How to Automate Getting Packet Captures off of an ASA

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Fri, 08/22/2014 - 11:12
Jul 3rd, 2009
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  • Cisco Employee,

Brian Kimsey-Hickman, Orange County Controller's Office, Orlando, FL, USA.


For weeks I have been trying to figure out how to get packet captures off an an ASA before the buffer is full or overwritten. It always seems like I was too late to get the capture I wanted manually, so here is what I came up with. I have found this to be a life saver for intermittent and unpredictable network events.


Using a circular-buffer and the Linux wget and crontab commands you can automate the download of your capture file off of your ASA and store as many captures as you have disk space. There might be some overlap between captures but at least you are going to have the packet captures you need. I am using Debian Etch but the commands are very generic and should work with any Linux distribution or Cygwin if you are stuck with Windows. My ASA software is version 7.2(3)12.


First, create an access-list for the captures you want on your ASA. Let's say between two devices:

access-list cap extended permit ip host 10.10.150.1 host 192.168.0.1
access-list cap extended permit ip host 192.168.0.1 host 10.10.150.1

Second, start your capture.

capture capout access-list cap interface outside buffer 1000000 circular-buffer

I am increasing the size of the buffer so I don't have to pull the captures off of the ASA so often. And, I am setting the circular-buffer command so the capture buffer starts overwriting old packet captures

when it gets full. If you don't set this the capture just stops when the buffer is full.


Third, create an executable file on your Linux box and enter all on one line:

wget -P /home/directory 'https://username:[email protected]/capture/capout/pcap' -–no-check-certificate

wget is a very powerful program from the Linux/Unix world. It is great for pulling content off of a website without going through a browser. This command will place your capture files in the /home/directory. Unfortunately this is not very secure because the password to your ASA is in this file for anyone who has privileges to read. So be careful where you put it and who can see it.


Fourth, create your crontab. We will set the crontab to download the capture every half hour.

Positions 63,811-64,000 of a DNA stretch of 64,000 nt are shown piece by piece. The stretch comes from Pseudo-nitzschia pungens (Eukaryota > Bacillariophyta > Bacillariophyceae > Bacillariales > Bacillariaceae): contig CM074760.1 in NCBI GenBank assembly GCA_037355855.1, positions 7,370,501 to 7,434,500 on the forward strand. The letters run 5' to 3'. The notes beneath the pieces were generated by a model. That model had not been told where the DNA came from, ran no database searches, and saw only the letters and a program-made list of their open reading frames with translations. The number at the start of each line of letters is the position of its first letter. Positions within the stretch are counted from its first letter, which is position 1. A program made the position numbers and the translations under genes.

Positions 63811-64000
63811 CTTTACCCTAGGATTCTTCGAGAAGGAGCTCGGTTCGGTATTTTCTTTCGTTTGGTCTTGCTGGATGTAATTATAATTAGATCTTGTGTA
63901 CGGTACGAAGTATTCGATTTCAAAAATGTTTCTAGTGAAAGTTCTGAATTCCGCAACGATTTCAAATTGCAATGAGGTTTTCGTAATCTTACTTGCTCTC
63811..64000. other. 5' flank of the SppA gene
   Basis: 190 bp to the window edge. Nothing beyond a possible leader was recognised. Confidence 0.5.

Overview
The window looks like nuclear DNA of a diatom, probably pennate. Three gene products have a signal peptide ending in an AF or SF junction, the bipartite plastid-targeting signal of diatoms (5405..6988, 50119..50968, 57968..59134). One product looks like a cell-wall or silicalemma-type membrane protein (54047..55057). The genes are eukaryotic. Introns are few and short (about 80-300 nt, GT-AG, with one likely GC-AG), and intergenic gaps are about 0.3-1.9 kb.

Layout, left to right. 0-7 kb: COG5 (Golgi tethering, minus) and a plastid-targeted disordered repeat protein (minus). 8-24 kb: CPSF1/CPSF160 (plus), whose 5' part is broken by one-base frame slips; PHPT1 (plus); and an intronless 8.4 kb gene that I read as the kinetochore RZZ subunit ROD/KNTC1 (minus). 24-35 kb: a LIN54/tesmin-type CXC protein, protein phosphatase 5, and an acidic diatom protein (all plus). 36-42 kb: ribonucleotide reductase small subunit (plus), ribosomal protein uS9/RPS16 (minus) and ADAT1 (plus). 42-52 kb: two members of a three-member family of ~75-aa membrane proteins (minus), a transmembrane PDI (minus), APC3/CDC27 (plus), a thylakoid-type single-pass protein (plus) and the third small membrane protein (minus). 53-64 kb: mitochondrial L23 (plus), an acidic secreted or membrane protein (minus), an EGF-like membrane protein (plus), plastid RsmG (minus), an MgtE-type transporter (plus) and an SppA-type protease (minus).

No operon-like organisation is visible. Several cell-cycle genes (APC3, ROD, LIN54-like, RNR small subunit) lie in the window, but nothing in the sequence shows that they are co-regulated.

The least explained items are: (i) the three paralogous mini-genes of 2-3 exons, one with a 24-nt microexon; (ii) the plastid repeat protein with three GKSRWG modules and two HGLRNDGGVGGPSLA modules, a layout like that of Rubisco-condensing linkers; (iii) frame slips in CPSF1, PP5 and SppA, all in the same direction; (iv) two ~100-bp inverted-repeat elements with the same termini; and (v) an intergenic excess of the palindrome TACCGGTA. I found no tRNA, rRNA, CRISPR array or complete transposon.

At the command prompt enter:

crontab -e

Then add a line like this:

30 * * * *  /directory/of/your/executable_in_step_three


Make sure the permissions on the file allow it be executed. Now, what will happen is every half hour the crontab will download the pcap file to the directory you specified. The first file will be named pcap, the second pcap.1, third pcap.2 and so on. You need to be careful to make sure your crontab is downloading the pcap file before the new packet captures get overwritten. You can adjust either your crontab time or the buffer size on your ASA to accomplish this.


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christopher.clayden Fri, 11/19/2010 - 07:33
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Hi Brian,

Thanks for this post.  I was exactly in the same predicament and the ASA at this time does not have this type functionality built in.

Your idea is great, crontab and wget work flawlessly.  The only problem that I have is that I am capturing such a significant amount of data.  I am in a position where I have to grab/pull the new capture very frequently (less than a minute).  The ACL used for the packet capture is written host to host with the protocol specified, so I don’t have an option to further define the traffic to be matched.

As a feature request for Cisco and the ASA team, I would like to see Cisco implement some capture functionality similar to the logging flash-bufferwrap and logging ftp-bufferwrap.  I would like to see the ASA write out new capture files as the buffer is filled and have the functionality to write these out to a remote server, i.e. tftp, ftp, scp, etc, etc…  Maybe I will get around to submitting a feature request via TAC...

In any case, great post and thanks for your help!

Cheers.

M4uricioPC Fri, 08/22/2014 - 11:12
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Hello,

I can download capture from web browser as follows:
https://myusername:[email protected]/capture/capin/pcap

but wget at linux shows the following:

[[email protected] ~]$ wget -P /home/linuxuser 'https://myusername:[email protected]/capture/capin/pcap' --no-check-certificate
--2030-07-22 07:57:03--  https://myusername:[email protected]/capture/capin/pcap
Connecting to 192.168.1.100:443... connected.
WARNING: cannot verify 192.168.1.100’s certificate, issued by “/CN=192.168.1.100”:
  Self-signed certificate encountered.
HTTP request sent, awaiting response... 401 Unauthorized

any idea?

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